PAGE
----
Understanding Dreams

Understanding Dreams

Dreams are an unsolved mystery. As we attempt to solve this mystery, we must first ask ourselves, “Why do we dream?” The problem is that we don’t really know. We know we get tired, and we know we need sleep, but why do we need to dream? What even is a dream? Well, that you already know the answer to but let’s answer this in a more scientific manner.

Dreams are thoughts, emotions, and images experienced during sleep. They’re pretty unpredictable. They can be scary, joyful, or just completely out of whack. According to disturbmenot.co, “We have 4-6 dreams every night.” and “We forget up to 95% of all our dreams shortly after waking up.” So everyone dreams. Even those people who claim they never dream and can’t recall their dreams, still dream. Blind people dream, and research shows that pets probably dream as well.

Despite the difficulty collecting evidence scientists have developed a few theories suggest that dreaming helps us process our memories and emotions. During the deepest sleep stage called REM – short for rapid eye movement, the brain sifts through the experiences of the day, picking what will be forgotten and what will be remembered. Dreams end up in the trash can for the most part, but there are exceptions, and some dreams are remembered.

According to an experiment done by neuroscientist Matthew Walker, it appears that dreams tied with strong emotions like nightmares are more likely to be remembered because they arouse the brain and body more. Sometimes the dream is so intense that it wakes the dreamer. When one wakes up right in the middle of the REM stage, they are more able to recall their dream. He explains this more in his book Why We Sleep (Hilary Brueck, There’s a Scientific Reason Why We Remember Some Dreams but Forget Others (Business Insider, 2017)).

Dreams can help illuminate suppressed emotions and signal to the dreamer’s overall mental health. The type of dream you experience depends on what you’re thinking/experiencing at that point in life. Nightmares are usually linked to stress. Research conducted by Dr. Michelle Drerup shows that dreams can even be influenced by where you live. “There seems to be some cultural influence on dreams,” the doctor states. “For example, the same type of dream might be more common in Germany” (What Do Dreams Mean? (Cleveland Clinic, 2022)).

Given this information, it’s beneficial to know what these visions mean. So, here are some common dreams and their meanings. Disclaimer, these meanings can fluctuate from person to person, but this is what they most likely represent. First off, falling. This could be falling off a tall building or tower. This can signal you need to let go and enjoy life more. This could also show that something is going downhill in your life (relationships, stocks, expectations, etc). A fun dream about flying can represent freedom and independence (Cherry). Being chased is another popular dream. It can indicate that you’re trying to avoid something. This can be taken a step further if you analyze what could be chasing you. If you’re being chased by a stranger, it could mean that you have anxiety in the real world, but you don’t know the source of it. If you’re being chased by an animal or someone you know, they may be a representation of something that you’re afraid of (Porter).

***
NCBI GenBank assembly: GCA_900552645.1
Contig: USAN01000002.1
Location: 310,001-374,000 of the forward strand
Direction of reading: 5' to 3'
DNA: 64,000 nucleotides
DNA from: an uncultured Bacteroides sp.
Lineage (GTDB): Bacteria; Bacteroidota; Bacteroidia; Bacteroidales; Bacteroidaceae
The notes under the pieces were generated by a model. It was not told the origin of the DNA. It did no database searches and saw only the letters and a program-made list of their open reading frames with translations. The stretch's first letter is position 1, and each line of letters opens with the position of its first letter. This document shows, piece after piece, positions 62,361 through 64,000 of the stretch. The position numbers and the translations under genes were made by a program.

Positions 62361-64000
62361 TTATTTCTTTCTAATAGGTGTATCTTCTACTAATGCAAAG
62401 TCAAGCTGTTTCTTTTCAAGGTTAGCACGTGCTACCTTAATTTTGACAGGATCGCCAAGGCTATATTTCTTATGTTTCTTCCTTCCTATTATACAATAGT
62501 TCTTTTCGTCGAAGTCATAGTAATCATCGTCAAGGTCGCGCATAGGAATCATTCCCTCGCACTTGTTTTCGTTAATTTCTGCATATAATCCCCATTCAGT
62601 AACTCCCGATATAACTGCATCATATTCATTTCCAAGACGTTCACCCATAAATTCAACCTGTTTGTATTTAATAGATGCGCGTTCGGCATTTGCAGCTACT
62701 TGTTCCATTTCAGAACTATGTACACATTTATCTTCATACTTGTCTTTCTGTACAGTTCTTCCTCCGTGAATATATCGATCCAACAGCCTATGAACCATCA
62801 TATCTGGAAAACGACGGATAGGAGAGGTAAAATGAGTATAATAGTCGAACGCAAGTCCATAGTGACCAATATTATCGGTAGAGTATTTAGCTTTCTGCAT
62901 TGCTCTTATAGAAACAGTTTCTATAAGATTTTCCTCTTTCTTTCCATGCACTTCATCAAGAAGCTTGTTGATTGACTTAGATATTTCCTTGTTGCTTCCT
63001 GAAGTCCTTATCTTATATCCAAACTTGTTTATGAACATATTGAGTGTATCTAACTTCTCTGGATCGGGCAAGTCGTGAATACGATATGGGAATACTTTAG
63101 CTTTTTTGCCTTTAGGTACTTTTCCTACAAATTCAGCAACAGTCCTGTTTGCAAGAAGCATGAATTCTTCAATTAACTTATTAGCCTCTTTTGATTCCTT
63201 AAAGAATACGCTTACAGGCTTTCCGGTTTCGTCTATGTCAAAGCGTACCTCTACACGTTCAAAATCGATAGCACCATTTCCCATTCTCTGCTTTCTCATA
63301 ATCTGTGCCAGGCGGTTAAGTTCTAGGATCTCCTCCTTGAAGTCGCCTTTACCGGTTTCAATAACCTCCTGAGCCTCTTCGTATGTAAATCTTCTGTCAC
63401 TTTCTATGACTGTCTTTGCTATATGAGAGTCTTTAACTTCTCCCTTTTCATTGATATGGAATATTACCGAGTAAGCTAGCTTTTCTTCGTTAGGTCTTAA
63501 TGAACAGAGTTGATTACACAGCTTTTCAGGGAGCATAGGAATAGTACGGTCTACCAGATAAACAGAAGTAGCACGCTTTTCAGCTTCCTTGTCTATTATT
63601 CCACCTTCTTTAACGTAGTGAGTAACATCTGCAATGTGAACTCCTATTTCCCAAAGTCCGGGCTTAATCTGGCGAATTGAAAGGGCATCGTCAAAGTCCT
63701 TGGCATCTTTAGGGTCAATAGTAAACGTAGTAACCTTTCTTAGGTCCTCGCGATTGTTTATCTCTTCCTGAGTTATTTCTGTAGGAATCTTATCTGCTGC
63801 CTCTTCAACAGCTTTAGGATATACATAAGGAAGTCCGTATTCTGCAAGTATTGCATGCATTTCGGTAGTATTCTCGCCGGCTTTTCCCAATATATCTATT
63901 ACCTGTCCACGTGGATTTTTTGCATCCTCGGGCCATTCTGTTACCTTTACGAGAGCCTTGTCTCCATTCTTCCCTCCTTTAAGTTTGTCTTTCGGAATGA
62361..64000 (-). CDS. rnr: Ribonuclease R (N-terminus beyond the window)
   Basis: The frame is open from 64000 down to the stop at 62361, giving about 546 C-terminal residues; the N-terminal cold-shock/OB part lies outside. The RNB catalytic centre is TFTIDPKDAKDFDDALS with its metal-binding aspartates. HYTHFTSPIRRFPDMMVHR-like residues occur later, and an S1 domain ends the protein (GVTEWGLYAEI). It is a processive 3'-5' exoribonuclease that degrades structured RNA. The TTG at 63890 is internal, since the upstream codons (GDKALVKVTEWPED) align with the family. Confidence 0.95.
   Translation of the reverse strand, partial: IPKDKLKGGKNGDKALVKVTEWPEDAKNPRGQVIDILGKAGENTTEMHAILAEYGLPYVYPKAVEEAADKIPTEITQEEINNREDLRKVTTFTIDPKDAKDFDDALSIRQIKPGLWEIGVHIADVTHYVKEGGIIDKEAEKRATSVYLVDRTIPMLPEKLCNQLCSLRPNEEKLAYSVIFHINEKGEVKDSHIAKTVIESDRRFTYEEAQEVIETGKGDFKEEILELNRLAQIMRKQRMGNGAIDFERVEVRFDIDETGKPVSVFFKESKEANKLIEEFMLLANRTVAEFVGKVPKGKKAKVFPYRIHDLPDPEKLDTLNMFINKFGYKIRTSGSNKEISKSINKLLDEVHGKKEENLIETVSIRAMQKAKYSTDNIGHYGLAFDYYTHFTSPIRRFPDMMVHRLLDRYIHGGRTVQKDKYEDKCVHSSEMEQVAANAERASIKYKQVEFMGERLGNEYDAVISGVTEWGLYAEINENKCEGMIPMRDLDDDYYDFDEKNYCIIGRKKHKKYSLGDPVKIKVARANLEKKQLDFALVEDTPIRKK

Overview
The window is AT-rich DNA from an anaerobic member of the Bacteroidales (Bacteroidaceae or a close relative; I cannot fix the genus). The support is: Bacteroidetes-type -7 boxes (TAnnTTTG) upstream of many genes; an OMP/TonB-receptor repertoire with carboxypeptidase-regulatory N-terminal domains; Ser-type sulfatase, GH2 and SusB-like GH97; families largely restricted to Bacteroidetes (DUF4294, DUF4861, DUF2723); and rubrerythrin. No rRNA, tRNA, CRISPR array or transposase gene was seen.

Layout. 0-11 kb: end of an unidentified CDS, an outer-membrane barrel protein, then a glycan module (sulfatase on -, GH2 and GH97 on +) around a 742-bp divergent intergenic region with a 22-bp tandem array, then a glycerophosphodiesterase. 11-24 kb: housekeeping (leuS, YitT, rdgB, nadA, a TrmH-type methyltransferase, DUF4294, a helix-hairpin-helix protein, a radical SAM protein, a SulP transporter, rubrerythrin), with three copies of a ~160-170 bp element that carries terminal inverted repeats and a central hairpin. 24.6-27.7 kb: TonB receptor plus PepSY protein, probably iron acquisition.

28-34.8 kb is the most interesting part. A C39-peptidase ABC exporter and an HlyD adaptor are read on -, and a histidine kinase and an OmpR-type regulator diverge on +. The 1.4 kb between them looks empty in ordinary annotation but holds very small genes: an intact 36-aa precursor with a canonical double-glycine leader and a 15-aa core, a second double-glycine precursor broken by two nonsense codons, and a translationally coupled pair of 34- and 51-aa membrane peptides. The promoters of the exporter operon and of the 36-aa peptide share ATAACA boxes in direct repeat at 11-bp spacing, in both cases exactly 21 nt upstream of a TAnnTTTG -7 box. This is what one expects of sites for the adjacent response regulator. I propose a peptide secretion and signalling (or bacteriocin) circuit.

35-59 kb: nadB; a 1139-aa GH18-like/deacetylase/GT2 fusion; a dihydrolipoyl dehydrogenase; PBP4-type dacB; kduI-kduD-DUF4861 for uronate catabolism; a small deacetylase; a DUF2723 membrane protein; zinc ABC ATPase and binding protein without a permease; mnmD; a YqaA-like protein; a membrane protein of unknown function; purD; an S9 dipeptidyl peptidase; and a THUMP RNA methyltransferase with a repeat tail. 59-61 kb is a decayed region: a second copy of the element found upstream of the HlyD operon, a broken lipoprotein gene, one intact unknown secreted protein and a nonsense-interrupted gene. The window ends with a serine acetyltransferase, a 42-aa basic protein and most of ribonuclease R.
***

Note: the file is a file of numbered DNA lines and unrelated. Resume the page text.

Another cool thing about dreams it that they kind of give us super powers. For example (this is still being tested), falling asleep for just 15 seconds after attempting a math problem gives you a 3x chance at solving it after you wake up. However, taking a full blown nap degrades your chances. It sounds odd but so far research has found that the first stage of sleep (N1 – where your’re half asleep half awake kind of thing) is when people are there most creative. This can be seen in daydreaming. Although, once deeper stages of sleep are reached this creative spark fades. Different variations of the following experiment have been set up. It starts out with someone trying to solve a difficult problem. When that person gets stuck they try to nap while holding a water bottle in their hands. When they fall asleep the muscles in their hand relax and the sound of the bottle hitting the floor wakes them up. This would in theory wake the person while they were in the creative sleep stage and give them that 3x better chance at solving the problem (Corbley).

In case you fell asleep, here’s the shortened version. We don’t know a whole lot about dreams because it’s a difficult topic to gather information on. What we do know is that they play a key role in processing our thoughts and emotions. The more we learn about this mystery the more we learn about ourselves.


Works Cited
Cherry, Kendra. “9 Common Dreams and What They Mean.” Verywell Mind, 23 July 2022, https://www.verywellmind.com/understanding-your-dreams-2795935. Accessed 29 March 2023.
Corbley, Andy. “Waking Up Just After Falling Asleep Helps Problem Solving — Old Myth Confired.” World at Large, 14 December 2021, https://www.worldatlarge.news/function-health/2021/12/14/waking-up-just-after-falling-asleep-helps-problem-solving-old-myth-confired. Accessed 31 March 2023.
“Dreams: What They Are and What They Mean – Cleveland Clinic.” Cleveland Clinic Health Essentials, 15 June 2022, https://health.clevelandclinic.org/dreams-and-dreaming/. Accessed 29 March 2023.
Porter, Liam. “What Does it Mean to Be Chased in Your Dreams? | Sleep Matters Club.” Dreams, 5 October 2021, https://www.dreams.co.uk/sleep-matters-club/chased-in-dreams. Accessed 29 March 2023.
“Why We Remember Some Dreams but Forget Others.” Business Insider, 13 November 2017, https://www.businessinsider.com/why-we-remember-some-dreams-but-forget-others-2017-11. Accessed 29 March 2023.